3/6/2007
02:47 AM
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Q&A: What to Do About Web 2(.0)

In an exclusive interview, Imperva co-founder talks Web 2.0 security risks, protection strategies, and how end-user education is a waste of time



Everyone's talking about Web 2.0 security. But what can you really do about it? In an exclusive interview, Amichai Shulman, co-founder and CTO of Imperva and one of the Web's most widely-recognized security researchers, spoke with Dark Reading senior editor Kelly Jackson Higgins about the emerging risks in Web 2.0, and how organizations can protect themselves.

Figure 1:
Amichai Shulman, co-founder and CTO, Imperva

DR: In the spirit of Web 2.0 security education, let's define the term "Web 2.0," which seems to be a moving target sometimes. How do you define these types of applications?

Shulman: We've [Imperva's Application Defense Center research group] identified three major Web 2.0 terms. The first is rich interface applications, which everyone calls Ajax, but there are other technologies involved in this... sometimes flash, etc. These make Web apps more user-friendly and GUI-oriented, so there's less clicking.

The second is RSS, which is now evolving into mashups, and all this stuff. The third area is user participation -- the server-side technology, and a behavior where users build up the content and destruction of Web apps, like YouTube, MySpace, LinkedIn, etc.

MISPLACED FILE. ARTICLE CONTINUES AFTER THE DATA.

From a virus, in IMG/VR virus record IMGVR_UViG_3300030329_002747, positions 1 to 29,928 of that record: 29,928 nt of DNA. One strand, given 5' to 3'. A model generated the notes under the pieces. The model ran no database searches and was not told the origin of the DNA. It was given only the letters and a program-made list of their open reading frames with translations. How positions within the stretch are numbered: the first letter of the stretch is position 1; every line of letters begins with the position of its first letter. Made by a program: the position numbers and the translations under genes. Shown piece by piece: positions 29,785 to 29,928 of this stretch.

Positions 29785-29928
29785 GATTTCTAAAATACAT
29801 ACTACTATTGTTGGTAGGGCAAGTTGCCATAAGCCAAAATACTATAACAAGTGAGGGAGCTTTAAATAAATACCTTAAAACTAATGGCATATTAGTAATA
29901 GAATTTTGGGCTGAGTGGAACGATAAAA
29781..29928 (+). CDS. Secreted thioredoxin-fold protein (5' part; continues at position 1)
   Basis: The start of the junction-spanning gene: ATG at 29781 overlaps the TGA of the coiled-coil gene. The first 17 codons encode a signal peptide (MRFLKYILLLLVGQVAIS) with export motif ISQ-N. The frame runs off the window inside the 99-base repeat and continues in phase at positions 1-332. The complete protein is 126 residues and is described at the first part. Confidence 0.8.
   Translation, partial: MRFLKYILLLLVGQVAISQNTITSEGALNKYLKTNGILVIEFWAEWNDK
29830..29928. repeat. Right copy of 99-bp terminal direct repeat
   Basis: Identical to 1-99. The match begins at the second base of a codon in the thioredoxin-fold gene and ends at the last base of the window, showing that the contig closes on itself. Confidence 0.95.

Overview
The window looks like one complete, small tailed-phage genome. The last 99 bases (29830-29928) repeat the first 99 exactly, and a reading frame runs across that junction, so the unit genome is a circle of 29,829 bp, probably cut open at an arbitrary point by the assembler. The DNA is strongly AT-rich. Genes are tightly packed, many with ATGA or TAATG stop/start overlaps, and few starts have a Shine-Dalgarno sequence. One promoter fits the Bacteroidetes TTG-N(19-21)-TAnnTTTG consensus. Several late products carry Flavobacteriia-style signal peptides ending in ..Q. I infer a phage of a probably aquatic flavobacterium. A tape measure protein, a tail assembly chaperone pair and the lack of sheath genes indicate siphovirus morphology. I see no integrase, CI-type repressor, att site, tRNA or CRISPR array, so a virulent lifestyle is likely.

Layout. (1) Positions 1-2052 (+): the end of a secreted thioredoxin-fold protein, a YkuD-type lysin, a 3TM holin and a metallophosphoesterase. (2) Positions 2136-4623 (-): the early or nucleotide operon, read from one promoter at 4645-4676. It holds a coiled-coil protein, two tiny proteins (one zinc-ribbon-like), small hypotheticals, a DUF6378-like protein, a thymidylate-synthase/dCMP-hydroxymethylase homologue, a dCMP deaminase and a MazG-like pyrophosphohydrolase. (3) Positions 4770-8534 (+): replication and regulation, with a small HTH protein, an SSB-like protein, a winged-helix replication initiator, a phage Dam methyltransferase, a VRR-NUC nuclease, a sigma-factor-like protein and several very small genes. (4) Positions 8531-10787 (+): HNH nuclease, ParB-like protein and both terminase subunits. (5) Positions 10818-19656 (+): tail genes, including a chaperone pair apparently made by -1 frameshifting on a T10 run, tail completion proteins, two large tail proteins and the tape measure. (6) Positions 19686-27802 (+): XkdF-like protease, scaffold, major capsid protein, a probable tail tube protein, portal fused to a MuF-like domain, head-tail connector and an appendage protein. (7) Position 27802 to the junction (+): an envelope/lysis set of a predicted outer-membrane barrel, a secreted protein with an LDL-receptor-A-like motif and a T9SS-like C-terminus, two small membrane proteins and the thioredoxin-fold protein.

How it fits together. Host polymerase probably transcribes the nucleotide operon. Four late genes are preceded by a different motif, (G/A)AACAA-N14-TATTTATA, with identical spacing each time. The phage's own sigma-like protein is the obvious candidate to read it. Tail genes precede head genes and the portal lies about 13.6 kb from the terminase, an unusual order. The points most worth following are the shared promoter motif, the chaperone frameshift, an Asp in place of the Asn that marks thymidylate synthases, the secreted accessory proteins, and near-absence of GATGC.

DR: Where among these types of Web 2.0 apps have you witnessed security threat activity?

Shulman: We've seen Ajax-enriched and user-participation type applications [targeted]. There have been some threats to mashups, but those are more client-side related threats, not in the scope of Web apps security. With a lot of application logic moving toward clients, the line between the client and server side is blurring... We're seeing all types of threats coming back in.

DR: What's the nature of the security problem with the Web 2.0 model?

Shulman: Things related to bad session management, given that access control is on the client side rather than at the server side. The same old threats here are coming back, and are stronger, because programmers are putting security logic on the client side and leaving the server vulnerable. This is a larger attack surface.

Because this type of app is composed of much smaller modules, each having a specific function, it needs to be secured, and the probability of having an unsecured module rises... And with Ajax, an administrator doesn't see the URL generated by your client app. Everything happens behind the scenes... It becomes really hard to understand the logic and structure you have to protect.

It's not that Web 2.0 is introducing new vulnerabilities, but making app security harder to implement.

DR: So what specific vulnerabilities can these applications have?

Shulman: We're seeing more session management issues... An unauthenticated client can join the access-protected areas of the server. Forceful browsing to bypass authentication is probably the most common of the [session management-type] attacks.